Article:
Edinburgh, Fife & East Scotland

Descendant to play Andrew Carnegie in Dunfermline

Ian Hammond Brown and Joe Whiteman with a portrait of Andrew Carnegie Image copyright Alan S. Morrison
Image caption Fife-born Carnegie led the expansion of the American steel industry

The great-great-great-grandson of Andrew Carnegie is to play the Scottish philanthropist when a musical about his life is staged in Dunfermline.

Joe Whiteman, is descended from the Dunfermline-born business man on his mother's side.

The 28 year-old music teacher will reprise the role in Carnegie - The Star Spangled Scotchman, after playing the part at the Edinburgh Fringe in 2016.

The show will have a two-night run at Carnegie Theatre from 17 May next year.

Carnegie, who died in Massachusetts in 1919, is said to have given almost 90% of his fortune to charities, foundations, and universities - about £273m ($350m).

The musical tells the story of his life from the perspective of a steelworker killed in the controversial homestead steel plant dispute of 1892. He has returned from the afterlife to decide on Carnegie's eternal fate in the last two hours of his life.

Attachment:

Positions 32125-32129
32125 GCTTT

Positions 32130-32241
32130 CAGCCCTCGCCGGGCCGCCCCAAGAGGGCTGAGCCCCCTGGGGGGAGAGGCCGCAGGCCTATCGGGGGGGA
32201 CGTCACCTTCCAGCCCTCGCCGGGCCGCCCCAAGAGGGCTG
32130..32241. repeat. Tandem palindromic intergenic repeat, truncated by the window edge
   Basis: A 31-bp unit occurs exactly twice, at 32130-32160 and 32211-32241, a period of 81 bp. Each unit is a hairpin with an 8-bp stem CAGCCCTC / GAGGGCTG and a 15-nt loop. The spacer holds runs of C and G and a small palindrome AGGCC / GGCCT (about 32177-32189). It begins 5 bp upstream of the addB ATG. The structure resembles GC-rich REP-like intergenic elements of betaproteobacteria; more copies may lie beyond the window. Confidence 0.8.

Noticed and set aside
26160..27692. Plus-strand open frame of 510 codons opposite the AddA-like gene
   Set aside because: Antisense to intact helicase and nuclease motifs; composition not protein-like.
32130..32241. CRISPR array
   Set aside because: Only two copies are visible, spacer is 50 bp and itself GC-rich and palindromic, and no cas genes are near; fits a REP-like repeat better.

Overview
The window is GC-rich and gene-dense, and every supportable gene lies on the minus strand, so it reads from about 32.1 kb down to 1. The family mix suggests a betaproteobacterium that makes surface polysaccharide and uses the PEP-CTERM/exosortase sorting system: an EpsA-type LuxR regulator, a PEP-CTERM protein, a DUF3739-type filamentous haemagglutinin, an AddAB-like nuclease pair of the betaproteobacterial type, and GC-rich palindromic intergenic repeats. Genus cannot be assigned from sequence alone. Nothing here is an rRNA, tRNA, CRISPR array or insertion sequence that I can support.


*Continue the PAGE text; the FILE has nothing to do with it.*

Image copyright Alan S. Morrison
Image caption Joe Whiteman previously played his relative at the Edinburgh Fringe Festival in 2016

The show was developed by Ian Hammond Brown, who won a development grant from Creative Scotland in 2013.

He said: "It's a great opportunity to work with a fantastic cast again, a number of whom appeared in the Fringe production, as well as support the local community.

"It's always been my dream to perform the show at the Carnegie Hall and it's particularly poignant in 2019 as it's the centenary year. Many thanks to Fife Cultural Trust for its support."

Fife Cultural Trust donated the hire of the theatre free of charge in tribute to the legacy of Carnegie.


Andrew Carnegie (1835-1919)

Image copyright Galeforce Fims/BBC
  • Born in Dunfermline, he immigrated to the United States with his parents in 1848
  • Early education at the Free School in Dunfermline, which was gifted to the town by Adam Rolland of Gask
  • His first job was as a bobbin boy in 1848, changing spools of thread in a Scottish owned mill - he worked 12 hour days, six days a week
  • A series of successful investments and the birth of Carnegie's steel empire saw him accumulate substantial wealth
  • In 1901, he sold the Carnegie Steel Company to JP Morgan for more than $300m (£233m)
  • The 1901 deal meant Carnegie surpassed John D Rockefeller as the richest American of the time
  • He devoted the rest of his life to philanthropy, with emphasis on libraries, world peace, education, and scientific research

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